From the December 2015 Issue
I’ve been told that the first film I ever saw was James and The Giant Peach. I was a baby at the time, so I have no memory of that, but apparently it made a huge impression on me. There’s something about cinema that stands out from other mediums. I think that it combines the best parts of everything else. Stories/narratives from literature, performances from theatre, and scores and soundtracks from music. Television came afterward, but film could be considered a streamlined version of TV. All of this is impressive, but the technical aspects aren’t why I love film.
Within my friend circles, I’ve often been considered the most knowledgeable person about cinema and Hollywood. This doesn’t mean too much, though, considering none of my friends became film majors or anything even related to that. I’m often surprised when a friend doesn’t know the names of characters and celebrities or certain films that I’ve seen multiple times. Someone once told me that he wasn’t really into movies and didn’t watch them, and I almost felt personally insulted.
Cinema is a part of me. When I think of stories, I always visualize them and see them as films. When I listen to music, I often think of how the song could fit into a scene and one of my biggest hopes as an aspiring filmmaker is to someday be able to use my favorite songs in my work. But my knowledge and mindset regarding film aren’t the only reasons why I love it.
I love film because of the worlds it creates. I love how movies get me to feel as though I’m part of it all. Shortly after I came to Ithaca, I was told by more than one professor that I wouldn’t be able to let myself be “sucked into” films anymore. I appreciate the idea because learning about films in class involves figuring out how to make them, instead of merely watching for entertainment. Films are, from one perspective, mechanisms that depend on the skills of everyone involved. It’s important that we understand this because one error in their making can have many repercussions.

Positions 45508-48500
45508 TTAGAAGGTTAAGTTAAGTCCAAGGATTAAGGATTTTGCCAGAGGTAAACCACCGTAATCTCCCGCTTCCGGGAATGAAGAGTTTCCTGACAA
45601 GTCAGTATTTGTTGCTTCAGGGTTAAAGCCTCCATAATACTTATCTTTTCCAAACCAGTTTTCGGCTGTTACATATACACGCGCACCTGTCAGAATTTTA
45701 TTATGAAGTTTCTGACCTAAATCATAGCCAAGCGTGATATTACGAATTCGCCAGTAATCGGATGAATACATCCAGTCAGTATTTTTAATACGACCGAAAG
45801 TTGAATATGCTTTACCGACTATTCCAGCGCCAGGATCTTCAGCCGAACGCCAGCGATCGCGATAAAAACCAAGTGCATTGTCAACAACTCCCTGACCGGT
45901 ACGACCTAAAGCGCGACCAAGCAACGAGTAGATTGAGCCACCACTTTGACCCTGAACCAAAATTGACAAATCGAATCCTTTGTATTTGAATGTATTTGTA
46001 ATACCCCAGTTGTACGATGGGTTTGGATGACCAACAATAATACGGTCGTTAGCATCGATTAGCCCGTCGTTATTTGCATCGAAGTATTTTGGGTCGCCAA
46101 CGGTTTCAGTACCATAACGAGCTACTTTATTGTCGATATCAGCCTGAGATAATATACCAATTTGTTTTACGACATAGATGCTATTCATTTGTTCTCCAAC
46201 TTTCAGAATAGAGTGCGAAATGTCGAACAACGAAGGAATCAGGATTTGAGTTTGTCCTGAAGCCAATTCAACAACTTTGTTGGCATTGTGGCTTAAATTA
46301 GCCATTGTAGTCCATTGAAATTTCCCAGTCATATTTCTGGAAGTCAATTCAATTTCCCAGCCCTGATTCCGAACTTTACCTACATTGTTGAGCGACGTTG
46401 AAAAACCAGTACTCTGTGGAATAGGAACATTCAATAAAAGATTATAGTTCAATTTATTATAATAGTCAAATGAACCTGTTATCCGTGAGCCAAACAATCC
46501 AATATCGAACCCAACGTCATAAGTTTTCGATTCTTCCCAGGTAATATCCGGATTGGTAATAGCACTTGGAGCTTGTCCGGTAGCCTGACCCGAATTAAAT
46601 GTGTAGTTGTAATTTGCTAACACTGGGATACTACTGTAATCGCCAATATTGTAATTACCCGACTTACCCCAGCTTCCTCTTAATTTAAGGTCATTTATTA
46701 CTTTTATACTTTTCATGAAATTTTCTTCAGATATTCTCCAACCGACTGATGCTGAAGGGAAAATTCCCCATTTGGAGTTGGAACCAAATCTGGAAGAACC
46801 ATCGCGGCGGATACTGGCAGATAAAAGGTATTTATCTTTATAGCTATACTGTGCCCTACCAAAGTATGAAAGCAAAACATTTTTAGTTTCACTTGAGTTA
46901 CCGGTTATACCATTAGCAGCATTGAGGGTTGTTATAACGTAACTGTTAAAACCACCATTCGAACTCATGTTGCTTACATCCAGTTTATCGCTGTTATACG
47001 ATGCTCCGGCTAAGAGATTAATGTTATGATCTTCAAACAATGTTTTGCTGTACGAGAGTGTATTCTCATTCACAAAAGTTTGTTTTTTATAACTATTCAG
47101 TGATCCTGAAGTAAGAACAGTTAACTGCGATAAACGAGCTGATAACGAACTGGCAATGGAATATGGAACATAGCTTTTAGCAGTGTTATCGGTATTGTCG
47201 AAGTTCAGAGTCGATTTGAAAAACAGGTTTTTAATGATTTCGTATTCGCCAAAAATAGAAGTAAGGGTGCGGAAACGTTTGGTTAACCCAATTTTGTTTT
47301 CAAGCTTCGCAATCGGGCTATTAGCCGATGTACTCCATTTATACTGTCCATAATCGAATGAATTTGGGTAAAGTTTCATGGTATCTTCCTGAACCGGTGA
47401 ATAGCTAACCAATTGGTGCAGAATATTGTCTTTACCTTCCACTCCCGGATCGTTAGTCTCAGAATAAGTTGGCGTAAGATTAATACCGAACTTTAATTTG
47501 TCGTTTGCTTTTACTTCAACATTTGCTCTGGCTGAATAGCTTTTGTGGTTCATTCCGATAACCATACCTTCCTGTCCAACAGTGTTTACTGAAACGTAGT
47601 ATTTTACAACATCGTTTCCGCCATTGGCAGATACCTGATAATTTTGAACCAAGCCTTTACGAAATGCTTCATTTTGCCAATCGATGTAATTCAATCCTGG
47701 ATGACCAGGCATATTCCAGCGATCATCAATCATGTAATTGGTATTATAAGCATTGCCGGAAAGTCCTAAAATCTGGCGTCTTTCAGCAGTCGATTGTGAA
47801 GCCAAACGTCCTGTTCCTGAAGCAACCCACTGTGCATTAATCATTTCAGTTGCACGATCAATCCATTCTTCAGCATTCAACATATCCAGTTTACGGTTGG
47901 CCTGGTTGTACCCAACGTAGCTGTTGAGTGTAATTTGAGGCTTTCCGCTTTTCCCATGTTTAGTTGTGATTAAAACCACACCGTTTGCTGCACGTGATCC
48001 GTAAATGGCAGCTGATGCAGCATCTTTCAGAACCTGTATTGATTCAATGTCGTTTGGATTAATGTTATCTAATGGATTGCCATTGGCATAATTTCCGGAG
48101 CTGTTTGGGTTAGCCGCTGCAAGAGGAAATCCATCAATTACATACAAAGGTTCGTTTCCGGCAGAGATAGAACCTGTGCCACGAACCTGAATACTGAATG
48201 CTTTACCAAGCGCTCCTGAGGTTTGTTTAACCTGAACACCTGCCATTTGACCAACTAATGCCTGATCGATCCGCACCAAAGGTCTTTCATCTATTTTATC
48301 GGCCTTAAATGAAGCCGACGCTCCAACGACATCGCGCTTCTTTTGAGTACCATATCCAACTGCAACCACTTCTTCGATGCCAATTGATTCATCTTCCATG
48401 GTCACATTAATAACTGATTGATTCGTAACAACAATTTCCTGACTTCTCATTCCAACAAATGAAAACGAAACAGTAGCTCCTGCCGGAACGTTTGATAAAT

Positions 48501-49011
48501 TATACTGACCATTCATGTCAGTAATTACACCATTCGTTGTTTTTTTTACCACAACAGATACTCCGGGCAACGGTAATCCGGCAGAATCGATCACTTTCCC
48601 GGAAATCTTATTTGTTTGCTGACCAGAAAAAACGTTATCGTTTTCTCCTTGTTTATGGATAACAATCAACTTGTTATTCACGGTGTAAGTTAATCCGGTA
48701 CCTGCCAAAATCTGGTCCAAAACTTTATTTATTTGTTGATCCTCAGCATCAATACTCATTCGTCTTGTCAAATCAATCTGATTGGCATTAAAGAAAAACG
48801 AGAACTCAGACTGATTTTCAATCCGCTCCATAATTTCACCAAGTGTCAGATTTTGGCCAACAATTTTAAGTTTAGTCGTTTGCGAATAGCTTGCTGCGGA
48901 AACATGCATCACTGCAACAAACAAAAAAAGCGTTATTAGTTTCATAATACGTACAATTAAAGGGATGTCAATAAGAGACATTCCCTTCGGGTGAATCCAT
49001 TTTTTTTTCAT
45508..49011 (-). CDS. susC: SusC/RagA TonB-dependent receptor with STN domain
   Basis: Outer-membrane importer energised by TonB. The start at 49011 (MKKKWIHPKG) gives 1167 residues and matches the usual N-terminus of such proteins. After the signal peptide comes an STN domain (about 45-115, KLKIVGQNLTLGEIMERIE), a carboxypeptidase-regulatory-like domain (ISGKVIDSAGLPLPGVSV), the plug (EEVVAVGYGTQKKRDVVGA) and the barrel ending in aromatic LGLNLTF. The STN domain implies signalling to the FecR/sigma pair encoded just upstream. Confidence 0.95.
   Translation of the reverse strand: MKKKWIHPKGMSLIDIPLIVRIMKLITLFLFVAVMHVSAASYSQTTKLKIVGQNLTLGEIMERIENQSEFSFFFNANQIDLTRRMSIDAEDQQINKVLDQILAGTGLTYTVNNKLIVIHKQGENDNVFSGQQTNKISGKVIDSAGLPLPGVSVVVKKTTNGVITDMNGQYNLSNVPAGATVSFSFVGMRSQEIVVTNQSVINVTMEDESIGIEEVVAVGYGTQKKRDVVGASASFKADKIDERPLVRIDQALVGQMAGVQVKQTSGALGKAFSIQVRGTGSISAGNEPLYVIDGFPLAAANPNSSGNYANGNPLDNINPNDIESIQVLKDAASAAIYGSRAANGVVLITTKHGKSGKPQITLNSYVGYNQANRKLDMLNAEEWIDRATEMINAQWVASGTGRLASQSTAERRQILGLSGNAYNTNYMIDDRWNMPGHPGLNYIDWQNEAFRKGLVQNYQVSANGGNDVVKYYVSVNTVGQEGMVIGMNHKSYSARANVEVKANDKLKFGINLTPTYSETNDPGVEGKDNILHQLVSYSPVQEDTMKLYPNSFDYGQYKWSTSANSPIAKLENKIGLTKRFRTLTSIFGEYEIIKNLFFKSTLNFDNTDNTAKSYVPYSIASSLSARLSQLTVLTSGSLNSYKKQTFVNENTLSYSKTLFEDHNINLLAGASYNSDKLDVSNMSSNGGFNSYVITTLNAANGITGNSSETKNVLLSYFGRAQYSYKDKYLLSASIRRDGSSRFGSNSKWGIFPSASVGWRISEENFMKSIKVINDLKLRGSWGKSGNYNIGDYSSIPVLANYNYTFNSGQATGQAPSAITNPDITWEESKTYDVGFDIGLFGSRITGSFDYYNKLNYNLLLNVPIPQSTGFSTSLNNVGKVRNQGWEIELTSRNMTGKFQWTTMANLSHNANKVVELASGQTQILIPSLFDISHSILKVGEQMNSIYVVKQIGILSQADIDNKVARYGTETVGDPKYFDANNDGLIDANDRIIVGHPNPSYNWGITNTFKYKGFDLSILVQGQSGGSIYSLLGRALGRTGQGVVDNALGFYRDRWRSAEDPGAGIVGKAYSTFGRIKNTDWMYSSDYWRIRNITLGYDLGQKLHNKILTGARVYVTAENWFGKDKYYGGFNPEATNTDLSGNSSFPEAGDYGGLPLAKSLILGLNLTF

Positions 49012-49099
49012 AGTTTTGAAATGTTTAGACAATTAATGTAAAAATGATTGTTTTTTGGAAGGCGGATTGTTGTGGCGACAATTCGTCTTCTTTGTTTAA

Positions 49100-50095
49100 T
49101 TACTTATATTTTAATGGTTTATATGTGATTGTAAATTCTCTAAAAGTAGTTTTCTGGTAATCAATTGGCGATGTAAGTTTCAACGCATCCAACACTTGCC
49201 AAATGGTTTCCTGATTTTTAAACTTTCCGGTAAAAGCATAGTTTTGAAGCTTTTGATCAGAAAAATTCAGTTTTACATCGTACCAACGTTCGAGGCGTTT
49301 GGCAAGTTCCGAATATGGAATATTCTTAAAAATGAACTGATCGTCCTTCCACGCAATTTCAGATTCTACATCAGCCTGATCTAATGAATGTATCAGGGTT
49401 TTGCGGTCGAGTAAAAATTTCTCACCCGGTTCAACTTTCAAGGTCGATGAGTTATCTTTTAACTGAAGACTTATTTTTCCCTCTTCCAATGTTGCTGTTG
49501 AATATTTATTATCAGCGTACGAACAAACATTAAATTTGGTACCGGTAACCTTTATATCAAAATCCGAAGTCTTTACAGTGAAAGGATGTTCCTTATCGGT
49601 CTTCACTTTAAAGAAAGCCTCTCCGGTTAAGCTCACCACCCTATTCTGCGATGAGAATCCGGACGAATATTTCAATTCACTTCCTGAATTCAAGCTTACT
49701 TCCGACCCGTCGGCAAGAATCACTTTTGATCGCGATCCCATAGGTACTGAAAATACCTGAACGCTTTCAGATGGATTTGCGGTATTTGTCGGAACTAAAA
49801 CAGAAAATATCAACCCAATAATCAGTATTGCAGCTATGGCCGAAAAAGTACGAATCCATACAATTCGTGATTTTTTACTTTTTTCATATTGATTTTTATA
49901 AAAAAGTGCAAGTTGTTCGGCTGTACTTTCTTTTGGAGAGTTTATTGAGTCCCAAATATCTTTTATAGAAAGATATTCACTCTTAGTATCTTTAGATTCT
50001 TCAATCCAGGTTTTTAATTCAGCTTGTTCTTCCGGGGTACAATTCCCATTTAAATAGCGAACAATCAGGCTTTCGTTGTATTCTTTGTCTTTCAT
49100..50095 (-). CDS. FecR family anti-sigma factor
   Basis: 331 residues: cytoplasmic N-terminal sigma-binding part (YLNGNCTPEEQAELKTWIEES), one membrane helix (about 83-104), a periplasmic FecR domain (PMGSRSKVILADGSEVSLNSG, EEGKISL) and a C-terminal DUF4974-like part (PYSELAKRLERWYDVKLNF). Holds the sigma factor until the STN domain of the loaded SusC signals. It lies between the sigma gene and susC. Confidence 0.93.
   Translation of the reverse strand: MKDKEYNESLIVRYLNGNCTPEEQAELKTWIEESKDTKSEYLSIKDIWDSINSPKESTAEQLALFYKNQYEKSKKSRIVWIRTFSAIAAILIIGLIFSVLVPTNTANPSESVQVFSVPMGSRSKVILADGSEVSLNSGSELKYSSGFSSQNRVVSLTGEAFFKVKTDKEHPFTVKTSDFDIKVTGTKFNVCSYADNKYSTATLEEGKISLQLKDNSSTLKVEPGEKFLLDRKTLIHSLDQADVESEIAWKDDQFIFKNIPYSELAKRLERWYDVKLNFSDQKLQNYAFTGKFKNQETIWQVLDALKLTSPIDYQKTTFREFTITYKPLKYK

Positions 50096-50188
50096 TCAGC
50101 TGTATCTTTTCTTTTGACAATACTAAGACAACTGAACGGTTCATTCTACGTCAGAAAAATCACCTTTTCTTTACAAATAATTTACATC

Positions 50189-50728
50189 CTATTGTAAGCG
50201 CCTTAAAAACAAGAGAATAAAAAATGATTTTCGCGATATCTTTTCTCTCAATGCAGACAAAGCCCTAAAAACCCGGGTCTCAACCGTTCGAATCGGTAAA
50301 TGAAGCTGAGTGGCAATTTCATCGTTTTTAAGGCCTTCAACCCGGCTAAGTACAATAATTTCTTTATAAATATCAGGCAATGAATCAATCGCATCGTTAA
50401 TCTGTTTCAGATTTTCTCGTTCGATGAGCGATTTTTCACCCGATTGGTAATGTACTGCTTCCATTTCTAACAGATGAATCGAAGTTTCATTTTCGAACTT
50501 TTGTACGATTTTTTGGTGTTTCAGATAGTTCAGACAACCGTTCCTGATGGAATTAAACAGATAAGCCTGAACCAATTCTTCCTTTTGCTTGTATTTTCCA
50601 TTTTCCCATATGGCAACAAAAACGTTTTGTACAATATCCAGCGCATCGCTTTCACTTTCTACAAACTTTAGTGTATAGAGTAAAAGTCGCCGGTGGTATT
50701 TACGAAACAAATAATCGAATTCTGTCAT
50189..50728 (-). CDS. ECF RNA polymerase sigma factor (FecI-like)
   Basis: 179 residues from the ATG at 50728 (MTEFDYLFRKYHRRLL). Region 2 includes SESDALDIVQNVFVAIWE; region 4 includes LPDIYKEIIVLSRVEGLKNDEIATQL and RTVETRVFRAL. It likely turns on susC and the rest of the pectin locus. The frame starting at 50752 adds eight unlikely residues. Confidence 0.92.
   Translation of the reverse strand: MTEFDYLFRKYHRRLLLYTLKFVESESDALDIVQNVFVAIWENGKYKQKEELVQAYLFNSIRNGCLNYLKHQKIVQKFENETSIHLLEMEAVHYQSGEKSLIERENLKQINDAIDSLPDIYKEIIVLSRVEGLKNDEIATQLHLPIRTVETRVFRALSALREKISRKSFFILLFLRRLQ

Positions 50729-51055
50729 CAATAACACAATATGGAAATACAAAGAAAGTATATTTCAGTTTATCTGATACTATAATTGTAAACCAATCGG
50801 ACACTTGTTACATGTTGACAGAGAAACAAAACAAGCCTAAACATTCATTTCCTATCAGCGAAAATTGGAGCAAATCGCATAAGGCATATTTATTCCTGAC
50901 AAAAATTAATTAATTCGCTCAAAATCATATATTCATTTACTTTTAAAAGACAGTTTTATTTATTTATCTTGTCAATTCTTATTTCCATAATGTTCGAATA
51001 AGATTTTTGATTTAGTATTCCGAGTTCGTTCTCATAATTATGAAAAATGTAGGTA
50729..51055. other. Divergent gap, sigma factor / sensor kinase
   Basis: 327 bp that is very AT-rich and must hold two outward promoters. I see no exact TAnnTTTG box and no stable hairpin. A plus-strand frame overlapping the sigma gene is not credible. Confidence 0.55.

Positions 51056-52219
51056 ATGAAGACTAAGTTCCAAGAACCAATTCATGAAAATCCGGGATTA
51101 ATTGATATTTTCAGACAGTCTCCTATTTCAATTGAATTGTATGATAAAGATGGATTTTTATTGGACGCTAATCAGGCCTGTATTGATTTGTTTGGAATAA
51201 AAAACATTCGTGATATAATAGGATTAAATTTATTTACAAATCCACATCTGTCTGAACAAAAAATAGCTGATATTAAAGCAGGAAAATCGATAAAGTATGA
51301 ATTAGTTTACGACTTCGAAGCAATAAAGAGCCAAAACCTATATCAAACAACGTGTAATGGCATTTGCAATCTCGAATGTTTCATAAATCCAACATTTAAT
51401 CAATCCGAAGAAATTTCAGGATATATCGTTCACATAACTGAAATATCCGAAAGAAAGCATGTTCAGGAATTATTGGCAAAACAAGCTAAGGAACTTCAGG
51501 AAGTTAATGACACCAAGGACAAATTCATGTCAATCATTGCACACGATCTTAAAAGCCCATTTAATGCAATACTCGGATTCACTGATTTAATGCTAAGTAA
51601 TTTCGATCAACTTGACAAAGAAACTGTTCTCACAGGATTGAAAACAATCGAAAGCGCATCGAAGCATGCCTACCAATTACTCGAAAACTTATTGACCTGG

But that’s not all there is to cinema, because for me, getting “sucked in” is the entire point. It’s to get invested in the characters and the settings. It’s to experience emotions and be taken on a ride. It’s to be brought somewhere else. Learning through observation and watching for entertainment are not mutually exclusive. Films should be appreciated for how they are made, but they become more than the sum of their parts if done correctly. They inspire others. They develop from the contribution of everyone that works on them and everyone that watches them to almost become a new entity.
Whenever I’ve had a bad day or if I’m just depressed, a good film can go a long way in cheering me up. A lot of the time, it’s even a way to feel like I’m not alone, whether that means the characters keep me company (in a way), or I just take comfort in the fact that I’m not the only fan of a film.
I love film because of the limitless possibilities. They can be as vast as the Star Wars saga or as simple as a philosophical dinner between two friends in My Dinner with Andre. They could take place after the end of the world or in the early days of existence. In a galaxy far, far away or a farm. Films harness imagination and use it to inspire us. In a way, I feel as though I was raised by cinema. My early exposure to the Austin Powers series inspired some of my goofier humor, while Hercules, X-Men and Spider-Man each taught me different morals and inspired me to try helping others. Part of the reason why my favorite film is Kick-Ass is because I relate so strongly to the title character, as I’ve always wanted to be a hero. In cinema, anyone can become a force for good, and that’s always felt inspiring. To me and countless others, cinema is a nearly infinite reservoir of ideas, and I can’t imagine my life without it.